In Judaism, Rosh Chodesh, or the "celebration of the new month" is determined according to the lunar calendar, and this festivity just passed us by a week ago last Saturday. Dear readers, this holiday is hugely significant for all people of all religious affinities, and here's why:
Mythically, this festival is associated with the woman for a few reasons. Women gave up their precious mirrors in the biblical era to be utilized in the building of the temple. Moreover, in the Sin of the Golden Calf, women refused to contribute their jewelry to be dissolved for the purposes of a false, molten deity. God rewarded their zeal by absolving the woman of any obligation to work every month, on the first day of this cyclical lunar rejuvenation.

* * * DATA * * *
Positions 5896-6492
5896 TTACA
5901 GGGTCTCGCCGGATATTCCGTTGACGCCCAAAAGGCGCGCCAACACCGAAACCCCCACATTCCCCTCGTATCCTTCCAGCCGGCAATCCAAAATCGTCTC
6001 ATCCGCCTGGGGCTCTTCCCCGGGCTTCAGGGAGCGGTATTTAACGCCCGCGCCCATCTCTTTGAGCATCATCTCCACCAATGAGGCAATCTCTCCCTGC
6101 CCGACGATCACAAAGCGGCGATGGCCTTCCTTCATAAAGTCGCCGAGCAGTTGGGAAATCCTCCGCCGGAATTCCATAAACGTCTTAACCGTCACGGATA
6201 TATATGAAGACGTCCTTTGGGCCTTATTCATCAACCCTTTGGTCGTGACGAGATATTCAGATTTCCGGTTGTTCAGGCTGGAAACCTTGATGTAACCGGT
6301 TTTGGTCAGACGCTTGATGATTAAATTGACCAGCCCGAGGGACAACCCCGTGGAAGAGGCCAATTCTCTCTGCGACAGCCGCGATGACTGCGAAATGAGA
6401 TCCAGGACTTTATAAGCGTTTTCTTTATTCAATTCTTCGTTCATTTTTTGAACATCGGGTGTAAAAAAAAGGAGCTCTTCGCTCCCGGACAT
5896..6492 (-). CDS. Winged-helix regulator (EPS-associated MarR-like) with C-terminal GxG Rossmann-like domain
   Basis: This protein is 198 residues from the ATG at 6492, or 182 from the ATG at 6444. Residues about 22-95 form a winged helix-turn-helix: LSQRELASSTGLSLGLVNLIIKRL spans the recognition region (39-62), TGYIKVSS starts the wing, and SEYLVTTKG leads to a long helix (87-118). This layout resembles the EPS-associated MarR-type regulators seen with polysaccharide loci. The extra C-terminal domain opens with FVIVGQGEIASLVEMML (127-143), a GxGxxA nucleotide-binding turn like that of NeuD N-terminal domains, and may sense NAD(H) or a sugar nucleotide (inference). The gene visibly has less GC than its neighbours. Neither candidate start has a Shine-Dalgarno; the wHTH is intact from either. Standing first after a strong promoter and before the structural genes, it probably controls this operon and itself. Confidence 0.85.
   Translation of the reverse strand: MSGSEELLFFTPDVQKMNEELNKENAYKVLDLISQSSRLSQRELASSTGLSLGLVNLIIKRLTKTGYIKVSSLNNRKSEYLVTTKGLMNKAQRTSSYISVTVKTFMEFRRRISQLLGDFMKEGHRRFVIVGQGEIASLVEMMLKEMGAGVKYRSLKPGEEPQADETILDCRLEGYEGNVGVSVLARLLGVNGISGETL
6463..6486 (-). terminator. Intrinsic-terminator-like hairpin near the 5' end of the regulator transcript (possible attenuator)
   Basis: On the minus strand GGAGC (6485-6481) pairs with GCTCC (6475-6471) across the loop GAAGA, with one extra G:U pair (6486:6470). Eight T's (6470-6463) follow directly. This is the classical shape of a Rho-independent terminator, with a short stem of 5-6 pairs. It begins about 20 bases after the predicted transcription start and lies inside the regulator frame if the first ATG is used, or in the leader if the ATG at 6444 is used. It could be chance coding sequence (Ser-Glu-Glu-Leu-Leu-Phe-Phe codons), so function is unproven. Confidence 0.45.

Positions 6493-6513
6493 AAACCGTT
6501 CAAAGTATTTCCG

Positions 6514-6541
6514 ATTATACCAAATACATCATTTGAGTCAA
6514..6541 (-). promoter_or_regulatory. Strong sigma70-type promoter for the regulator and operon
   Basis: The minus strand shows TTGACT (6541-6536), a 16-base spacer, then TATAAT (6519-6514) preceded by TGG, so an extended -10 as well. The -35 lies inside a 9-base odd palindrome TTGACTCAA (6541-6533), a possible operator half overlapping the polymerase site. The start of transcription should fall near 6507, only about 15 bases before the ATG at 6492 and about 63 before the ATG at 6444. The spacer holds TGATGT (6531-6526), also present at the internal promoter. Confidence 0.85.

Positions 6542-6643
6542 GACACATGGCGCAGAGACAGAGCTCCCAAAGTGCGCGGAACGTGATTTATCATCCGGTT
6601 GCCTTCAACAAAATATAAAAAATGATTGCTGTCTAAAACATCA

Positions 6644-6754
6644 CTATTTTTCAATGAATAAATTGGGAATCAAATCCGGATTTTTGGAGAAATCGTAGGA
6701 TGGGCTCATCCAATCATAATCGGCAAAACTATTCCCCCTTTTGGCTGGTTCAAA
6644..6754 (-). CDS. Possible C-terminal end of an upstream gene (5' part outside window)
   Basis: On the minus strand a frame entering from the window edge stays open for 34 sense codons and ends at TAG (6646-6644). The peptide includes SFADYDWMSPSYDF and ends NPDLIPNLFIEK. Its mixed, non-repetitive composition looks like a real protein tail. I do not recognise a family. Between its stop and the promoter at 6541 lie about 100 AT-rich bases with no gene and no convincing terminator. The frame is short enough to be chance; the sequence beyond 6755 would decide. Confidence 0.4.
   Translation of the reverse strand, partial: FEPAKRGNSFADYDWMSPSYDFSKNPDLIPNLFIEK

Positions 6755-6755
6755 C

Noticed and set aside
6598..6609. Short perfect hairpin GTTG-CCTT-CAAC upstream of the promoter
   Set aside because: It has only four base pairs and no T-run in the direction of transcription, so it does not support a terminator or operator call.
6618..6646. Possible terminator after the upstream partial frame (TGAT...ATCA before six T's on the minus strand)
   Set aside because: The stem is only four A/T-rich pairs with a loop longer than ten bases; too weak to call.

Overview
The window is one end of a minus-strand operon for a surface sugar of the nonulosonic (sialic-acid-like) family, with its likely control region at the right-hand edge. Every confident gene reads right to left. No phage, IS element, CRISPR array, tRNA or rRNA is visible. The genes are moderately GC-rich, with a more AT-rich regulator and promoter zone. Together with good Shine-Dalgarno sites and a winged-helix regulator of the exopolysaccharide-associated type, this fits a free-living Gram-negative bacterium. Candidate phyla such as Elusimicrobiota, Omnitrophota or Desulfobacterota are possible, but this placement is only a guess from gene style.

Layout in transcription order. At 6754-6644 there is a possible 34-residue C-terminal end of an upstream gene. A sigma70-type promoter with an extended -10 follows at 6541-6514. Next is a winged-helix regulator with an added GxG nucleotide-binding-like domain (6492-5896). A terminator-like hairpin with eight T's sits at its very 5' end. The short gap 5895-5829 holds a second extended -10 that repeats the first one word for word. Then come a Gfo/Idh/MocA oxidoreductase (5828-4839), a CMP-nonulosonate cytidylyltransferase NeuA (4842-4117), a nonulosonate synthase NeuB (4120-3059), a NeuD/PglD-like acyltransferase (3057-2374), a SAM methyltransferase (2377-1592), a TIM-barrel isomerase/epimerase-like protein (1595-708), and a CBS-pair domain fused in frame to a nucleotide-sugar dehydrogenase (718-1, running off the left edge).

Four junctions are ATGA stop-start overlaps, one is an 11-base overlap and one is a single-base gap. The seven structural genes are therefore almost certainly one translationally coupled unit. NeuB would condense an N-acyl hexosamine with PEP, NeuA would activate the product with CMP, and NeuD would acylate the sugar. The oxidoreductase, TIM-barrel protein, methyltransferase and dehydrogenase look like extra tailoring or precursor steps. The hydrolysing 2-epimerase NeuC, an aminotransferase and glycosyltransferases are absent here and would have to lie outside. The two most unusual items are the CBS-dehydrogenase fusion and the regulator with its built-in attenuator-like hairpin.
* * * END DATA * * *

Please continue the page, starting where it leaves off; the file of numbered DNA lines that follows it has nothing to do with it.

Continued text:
What's this got to do with me, you ask? Good question. The way I see it, there are contemporary proverbial mirrors that all persons should be giving up, for a higher purpose. Now, I'm not advocating for physical renunciation. It's just that sometimes, letting go of our dependency upon certain physical things which seem necessary to us, can actually be really edifying (even though wearing tight skirts gets us noticed, do the salivating stares from strange men really do us good?)
Also, to me, the golden calf has many modern manifestations, as we constantly create our own gods, we just call them "Money, celebrities, sports cars" and other such status symbols. These ladies refused to sacrifice their finery for a cause which felt inauthentic to them.
So, I urge us all to learn from the ancient Israelite woman and say NO to needless mirrors (remember: metaphor, metaphor, metaphor, I do not expect National Mirror Smashing here!) and refuse to give up our precious ornaments (chastity, propriety etc) for something that is false.